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Just brought a jjb 1942 machette which is in quite good condition but the leather scabbard was a bit worse for wear and dated 1959.the scabbard appears to have been painted a grey green colour.?  I decided to look for another scabbard  in better condition on the internet and was lucky enough to find a 1944 j j brooks scabbard  in tip top condition with only a few surface cracks .so i was wondering if anyone could shed some light on 20170827_133129.thumb.jpg.1ca1b68f7a5083b039be04922542ca4f.jpg20170819_201424.thumb.jpg.2122625070e5c5602e53cbed91638e13.jpgboth scabbards and the blade if possible.thanks.

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Done some more reseach and it seems as though the blsde was made by JJ Beal and may be J Brooks just made the sheath.?

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I bought one of these Machetes in 1961 in Yarmouth, the difference was the scales were made of Cow Horn, the scabbard was in perfect condition, they were made for the soldiers who were jungle fighting, I bought mine from an Army Surpus shop, I was 16 years old and sensible.

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Hi there .have not been on here lately so i would like to take this opportunity to wish everyone a very Merry Christmas and a Happy New Year and also to ask you your thoughts on another machette i brought recently. I brought it because i thought it was unusual to see a machett20171212_230931.thumb.jpg.25665c0ded94af4a975fc353646b16f0.jpge that had been cut in half .Then i got to thinking maybe it eas cut dowm on purpose for an airmen in ww2.whats your thoughts on this please as i can't think why anyone who would want to do this to a kitchen machette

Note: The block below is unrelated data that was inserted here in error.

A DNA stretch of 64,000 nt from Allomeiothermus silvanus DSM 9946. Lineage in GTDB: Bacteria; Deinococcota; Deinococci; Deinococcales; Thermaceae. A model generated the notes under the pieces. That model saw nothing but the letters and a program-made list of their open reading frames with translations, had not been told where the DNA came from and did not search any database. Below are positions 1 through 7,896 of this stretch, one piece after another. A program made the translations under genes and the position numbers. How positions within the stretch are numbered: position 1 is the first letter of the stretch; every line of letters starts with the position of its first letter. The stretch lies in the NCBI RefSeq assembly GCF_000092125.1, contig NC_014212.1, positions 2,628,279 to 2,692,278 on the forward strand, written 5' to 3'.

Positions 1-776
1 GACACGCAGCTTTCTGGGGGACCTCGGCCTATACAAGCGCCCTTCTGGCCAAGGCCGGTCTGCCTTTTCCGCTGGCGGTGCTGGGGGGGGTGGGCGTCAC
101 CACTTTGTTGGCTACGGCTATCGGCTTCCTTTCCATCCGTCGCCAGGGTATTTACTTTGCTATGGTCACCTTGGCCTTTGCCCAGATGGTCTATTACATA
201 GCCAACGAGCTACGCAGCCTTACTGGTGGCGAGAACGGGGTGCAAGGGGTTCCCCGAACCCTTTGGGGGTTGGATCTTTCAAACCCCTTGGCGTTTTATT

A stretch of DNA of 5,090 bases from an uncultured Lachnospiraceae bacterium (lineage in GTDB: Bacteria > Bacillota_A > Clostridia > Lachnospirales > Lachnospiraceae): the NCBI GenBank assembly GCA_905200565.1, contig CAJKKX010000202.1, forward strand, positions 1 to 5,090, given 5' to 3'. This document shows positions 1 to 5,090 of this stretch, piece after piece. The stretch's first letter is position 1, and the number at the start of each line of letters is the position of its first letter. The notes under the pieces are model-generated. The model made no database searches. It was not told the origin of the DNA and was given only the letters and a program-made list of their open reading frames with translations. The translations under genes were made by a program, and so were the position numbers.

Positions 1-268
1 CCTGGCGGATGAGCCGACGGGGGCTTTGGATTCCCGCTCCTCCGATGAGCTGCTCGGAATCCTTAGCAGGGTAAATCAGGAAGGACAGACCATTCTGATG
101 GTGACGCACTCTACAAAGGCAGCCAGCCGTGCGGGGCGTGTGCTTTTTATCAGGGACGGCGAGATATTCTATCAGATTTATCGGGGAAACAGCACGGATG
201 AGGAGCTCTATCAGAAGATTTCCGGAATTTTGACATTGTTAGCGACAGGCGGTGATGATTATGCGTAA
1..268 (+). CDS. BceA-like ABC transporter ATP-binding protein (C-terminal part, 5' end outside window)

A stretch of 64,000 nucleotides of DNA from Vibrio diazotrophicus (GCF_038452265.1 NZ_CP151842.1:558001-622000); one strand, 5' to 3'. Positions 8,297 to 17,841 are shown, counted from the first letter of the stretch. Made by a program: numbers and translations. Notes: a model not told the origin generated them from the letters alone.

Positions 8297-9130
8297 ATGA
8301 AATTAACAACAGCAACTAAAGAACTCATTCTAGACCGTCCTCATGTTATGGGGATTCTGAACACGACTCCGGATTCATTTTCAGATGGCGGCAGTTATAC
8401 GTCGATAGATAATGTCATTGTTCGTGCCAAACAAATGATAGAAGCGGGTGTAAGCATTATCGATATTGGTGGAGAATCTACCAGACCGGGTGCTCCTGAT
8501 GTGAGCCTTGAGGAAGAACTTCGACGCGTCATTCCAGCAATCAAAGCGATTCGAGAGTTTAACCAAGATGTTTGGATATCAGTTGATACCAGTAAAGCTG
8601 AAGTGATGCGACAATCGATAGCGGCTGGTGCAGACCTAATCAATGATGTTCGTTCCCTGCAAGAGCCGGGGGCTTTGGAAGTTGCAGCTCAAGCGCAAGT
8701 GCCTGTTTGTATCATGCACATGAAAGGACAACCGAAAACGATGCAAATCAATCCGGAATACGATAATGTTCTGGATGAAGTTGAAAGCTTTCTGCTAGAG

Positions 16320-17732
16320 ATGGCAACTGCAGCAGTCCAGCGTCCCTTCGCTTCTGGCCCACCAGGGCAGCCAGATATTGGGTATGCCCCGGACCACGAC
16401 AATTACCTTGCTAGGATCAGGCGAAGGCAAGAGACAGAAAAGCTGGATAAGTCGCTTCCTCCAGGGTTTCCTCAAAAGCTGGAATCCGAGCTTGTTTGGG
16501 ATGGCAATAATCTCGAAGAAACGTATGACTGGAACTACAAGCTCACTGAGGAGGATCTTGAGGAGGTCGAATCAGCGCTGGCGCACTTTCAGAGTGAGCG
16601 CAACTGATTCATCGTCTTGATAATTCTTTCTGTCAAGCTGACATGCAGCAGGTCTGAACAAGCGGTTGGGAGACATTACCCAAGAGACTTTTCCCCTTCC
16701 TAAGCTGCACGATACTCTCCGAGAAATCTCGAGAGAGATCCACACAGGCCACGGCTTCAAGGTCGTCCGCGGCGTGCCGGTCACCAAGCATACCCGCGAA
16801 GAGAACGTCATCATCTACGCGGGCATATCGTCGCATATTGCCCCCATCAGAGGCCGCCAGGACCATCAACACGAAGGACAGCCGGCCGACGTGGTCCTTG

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48 minutes ago, Adrian Cook said:

Hi there .have not been on here lately so i would like to take this opportunity to wish everyone a very Merry Christmas and a Happy New Year and also to ask you your thoughts on another machette i brought recently. I brought it because i thought it was unusual to see a machett20171212_230931.thumb.jpg.25665c0ded94af4a975fc353646b16f0.jpge that had been cut in half .Then i got to thinking maybe it eas cut dowm on purpose for an airmen in ww2.whats your thoughts on this please as i can't think why anyone who would want to do this to a kitchen machette 

Has it definitely been cut down and not made like that ? I don't think it is anything to do with a kitchen, The knife is made by  S & J Kitchin, I think of Soho Cutlery Works,

Can you give us an idea of the size of the knife please? It looks very much like a hack knife we used in the shoe repair trade, but if it is bigger a retired butcher I know has a knife like that which was used in his trade.

Are there signs of it being struck on the back of the blade as you would with a hack knife?